LEWISTON — Maine Democrats and the campaign of Mike Michaud are becoming increasingly agitated over a series of attacks being made by their Republican rivals in the race for governor.

Michaud, Maine’s 2nd District U.S. Congressman, is the Democrat in the the three-way race. He faces Republican Gov. Paul LePage and independent candidate Eliot Cutler.

On Wednesday, Lizzy Reinholt, Michaud’s campaign spokeswoman, said a new flier paid for by the Maine Republican Party and being sent by mail to voters is attacking Michaud for a bill he sponsored as a member of the state Senate in 2002.

The law, which passed the Legislature with strong bipartisan support and was signed by independent then-Gov. Angus King, allowed the Great Northern Paper Co. in East Millinocket to sell its hydroelectric power facilities.  

The mailer states since the bill passed into law 12 years ago the paper maker has laid of 212 workers. But Democrats said Republicans supported the bill as well because it protected jobs at the time and there’s no direct correlation to the legislation and the loss of jobs. 

According to Legislative records, the bill passed with unanimous support in the state Senate and was approved by the House on a vote of 118-13. That vote included only two Republicans voting against the measure while 11 Democrats did.


The law change, according to reports at the time, was meant to help keep the company solvent and prevent job losses. 

But according to the mailer being sent by the GOP, the bill accelerated the mill’s financial woes and led to the elimination of jobs.

A release from Michaud’s campaign lamented the Maine GOP’s “contempt for the facts.”

The campaign also noted that Maine GOP Chairman Rick Bennett also supported the bill and shared the Senate presidency with Michaud in 2002 in an agreement the two had worked out when the Senate was split evenly between Republicans and Democrats.

“I’ve seen my share of misguided and misleading attacks in my years in politics, but I’ve never seen anything like a state party attacking someone for a bill that was supported by their own chairman and passed under his leadership,” Michaud’s campaign manager, Matt McTighe, said in a prepared statement.“It’s outrageous to see the Maine GOP trying to capitalize off of hundreds of Mainers losing their jobs with a misleading attack against a Mike, who worked along side many of those workers on the mill floor for 29 years. “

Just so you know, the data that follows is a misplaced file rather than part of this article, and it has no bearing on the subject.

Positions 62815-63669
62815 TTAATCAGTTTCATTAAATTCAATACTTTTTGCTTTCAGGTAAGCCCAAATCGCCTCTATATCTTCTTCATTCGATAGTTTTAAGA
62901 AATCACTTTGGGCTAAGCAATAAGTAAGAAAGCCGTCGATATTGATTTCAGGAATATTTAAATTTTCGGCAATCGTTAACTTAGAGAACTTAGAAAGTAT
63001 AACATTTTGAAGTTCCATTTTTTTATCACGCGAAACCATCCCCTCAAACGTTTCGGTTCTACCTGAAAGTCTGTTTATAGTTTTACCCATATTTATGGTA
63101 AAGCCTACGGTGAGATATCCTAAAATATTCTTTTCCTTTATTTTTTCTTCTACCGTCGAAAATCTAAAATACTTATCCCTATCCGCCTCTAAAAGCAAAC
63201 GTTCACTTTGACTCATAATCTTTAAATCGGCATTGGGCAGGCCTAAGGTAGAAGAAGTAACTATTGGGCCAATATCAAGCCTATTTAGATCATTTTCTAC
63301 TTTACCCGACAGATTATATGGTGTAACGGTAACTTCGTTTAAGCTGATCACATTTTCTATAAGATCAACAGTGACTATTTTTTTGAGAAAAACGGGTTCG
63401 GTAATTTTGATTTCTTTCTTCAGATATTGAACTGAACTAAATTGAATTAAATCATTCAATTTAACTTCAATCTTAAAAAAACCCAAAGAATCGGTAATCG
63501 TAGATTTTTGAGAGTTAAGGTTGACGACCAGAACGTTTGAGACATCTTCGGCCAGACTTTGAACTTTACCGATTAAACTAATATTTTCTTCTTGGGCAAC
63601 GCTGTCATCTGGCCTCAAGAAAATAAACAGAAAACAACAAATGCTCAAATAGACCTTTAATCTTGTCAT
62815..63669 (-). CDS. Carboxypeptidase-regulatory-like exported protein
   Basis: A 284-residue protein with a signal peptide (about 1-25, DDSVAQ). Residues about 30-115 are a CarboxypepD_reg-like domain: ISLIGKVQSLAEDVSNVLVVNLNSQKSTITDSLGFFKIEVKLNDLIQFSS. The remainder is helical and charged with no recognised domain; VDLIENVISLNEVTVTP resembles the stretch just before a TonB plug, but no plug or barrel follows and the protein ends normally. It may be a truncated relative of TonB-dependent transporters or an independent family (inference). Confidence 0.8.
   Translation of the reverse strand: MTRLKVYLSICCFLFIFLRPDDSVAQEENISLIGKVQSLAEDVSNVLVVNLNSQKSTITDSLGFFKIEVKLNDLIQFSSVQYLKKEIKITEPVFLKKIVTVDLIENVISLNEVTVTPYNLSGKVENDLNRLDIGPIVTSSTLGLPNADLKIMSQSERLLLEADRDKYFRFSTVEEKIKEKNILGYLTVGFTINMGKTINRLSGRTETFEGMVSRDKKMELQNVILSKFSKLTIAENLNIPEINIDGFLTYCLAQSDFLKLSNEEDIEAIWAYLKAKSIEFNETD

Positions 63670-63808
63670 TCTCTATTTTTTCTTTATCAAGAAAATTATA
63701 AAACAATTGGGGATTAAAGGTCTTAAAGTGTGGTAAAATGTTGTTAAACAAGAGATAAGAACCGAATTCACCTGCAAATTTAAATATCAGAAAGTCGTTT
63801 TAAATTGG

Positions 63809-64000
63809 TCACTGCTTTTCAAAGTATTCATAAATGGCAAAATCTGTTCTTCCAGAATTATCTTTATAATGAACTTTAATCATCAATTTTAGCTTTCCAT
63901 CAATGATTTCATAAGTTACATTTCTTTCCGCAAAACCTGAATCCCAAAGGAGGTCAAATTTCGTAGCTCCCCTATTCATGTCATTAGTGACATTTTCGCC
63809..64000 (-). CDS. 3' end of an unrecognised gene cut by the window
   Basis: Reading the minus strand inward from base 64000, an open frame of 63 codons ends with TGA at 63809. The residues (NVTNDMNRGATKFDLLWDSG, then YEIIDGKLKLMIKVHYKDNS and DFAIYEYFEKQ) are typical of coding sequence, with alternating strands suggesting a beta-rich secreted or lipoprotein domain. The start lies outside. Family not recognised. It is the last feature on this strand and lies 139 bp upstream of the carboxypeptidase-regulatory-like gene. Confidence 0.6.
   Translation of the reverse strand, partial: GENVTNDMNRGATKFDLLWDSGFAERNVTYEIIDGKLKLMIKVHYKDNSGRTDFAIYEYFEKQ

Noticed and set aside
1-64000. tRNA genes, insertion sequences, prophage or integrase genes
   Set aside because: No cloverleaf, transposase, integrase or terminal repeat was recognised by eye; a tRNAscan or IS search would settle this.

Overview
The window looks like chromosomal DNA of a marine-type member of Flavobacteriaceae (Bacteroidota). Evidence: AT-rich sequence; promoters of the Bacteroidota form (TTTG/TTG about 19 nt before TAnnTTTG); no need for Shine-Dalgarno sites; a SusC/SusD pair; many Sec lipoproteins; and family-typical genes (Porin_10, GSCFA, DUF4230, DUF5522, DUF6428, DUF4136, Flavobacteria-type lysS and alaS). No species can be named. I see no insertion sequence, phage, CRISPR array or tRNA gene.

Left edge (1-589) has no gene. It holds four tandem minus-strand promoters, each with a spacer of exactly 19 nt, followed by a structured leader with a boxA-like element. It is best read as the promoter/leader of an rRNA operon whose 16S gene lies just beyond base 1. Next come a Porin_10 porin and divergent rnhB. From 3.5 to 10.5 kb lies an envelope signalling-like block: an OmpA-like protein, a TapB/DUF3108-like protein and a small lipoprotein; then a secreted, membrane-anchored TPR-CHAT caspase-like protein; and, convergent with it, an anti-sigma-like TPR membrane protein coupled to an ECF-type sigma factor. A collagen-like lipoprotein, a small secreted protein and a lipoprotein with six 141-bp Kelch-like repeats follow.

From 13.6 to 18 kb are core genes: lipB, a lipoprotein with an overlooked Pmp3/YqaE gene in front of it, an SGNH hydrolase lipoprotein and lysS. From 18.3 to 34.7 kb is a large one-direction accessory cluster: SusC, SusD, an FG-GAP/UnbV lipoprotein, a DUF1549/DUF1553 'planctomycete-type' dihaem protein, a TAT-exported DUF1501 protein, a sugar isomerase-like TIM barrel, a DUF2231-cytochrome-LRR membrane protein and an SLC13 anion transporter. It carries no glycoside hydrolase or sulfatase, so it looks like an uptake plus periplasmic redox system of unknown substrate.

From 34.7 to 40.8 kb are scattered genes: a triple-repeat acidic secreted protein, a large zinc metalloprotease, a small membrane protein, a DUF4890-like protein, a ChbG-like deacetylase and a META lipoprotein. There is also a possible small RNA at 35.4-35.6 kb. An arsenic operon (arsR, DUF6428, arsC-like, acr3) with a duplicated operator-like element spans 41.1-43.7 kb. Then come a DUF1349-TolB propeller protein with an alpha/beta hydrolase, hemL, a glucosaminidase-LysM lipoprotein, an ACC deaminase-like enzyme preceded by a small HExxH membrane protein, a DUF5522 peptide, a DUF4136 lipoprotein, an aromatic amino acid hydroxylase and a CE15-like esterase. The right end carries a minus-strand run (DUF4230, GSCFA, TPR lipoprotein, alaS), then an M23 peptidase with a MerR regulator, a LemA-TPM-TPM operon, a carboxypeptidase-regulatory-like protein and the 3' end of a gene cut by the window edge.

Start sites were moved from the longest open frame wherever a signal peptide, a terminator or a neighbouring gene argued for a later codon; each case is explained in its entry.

McTighe also challenged Bennett to stand up and set the record straight, “by denouncing this negative mailer immediately and apologizing for the false claims of his party.”


Reinholt also said the bill did not lead to the loss of jobs but helped preserve many jobs for a longer period of time.

David Sorensen, a spokesman for the Maine GOP, dismissed the complaint, saying lawmakers often offer support for a bill based on the recommendation of a senator or representative from the region the bill impacts.

He said Republican lawmakers likely supported the bill based on Michaud’s urging. Michaud is from East Millinocket and worked at the mill.

“Lots of votes in the legislature are unanimous because lawmakers defer to the expertise of committees and members like Michaud who represent the area affected,” Sorensen said. “Chairman Bennett and others gave Michaud the benefit of the doubt but it turns out Michaud was wrong. He needs to be held accountable for the bill he sponsored.”

Sorensen said this year the Legislature, controlled by Democrats, repealed the 2002 law change at the urging of the mills, and LePage signed the repeal into law.

A request to speak to Bennett about the vote in 2002 was not immediately returned.


But Maine Democratic Party Chairman Ben Grant said the Maine GOP was deploying a “shoot first, aim later campaign of false attacks against Mike Michaud.”

He said the tactics came as no surprise to Democrats after four years of “negativity and divisiveness from Paul LePage.”

“Chairman Bennett and his party should be held accountable for their deliberate effort to mislead the public and voters,” Grant said in a prepared statement.

Brent Littlefield, a consultant to the LePage re-election campaign, declined comment, saying the campaign is not allowed to coordinate activities with the party’s political action committee.

He said he was aware of the mailers only through the grapevine and that LePage’s campaign did not have any input on their content and was not involved in their distribution.

Also weighing in on the GOP mail campaign Wednesday was Maine AFL-CIO President Don Berry.

Berry defended Michaud’s record on working to protect mill workers’ jobs and called the GOP mailer a “new low.”

“These lies show how desperate and scared the Republicans are in this election,” Berry said in a prepared statement. “Mike Michaud has been fighting tirelessly for good jobs in Maine his entire life and he will continue to do so when elected governor. He stands up for hard-working Mainers and he stays rooted in where he comes from every single day.”

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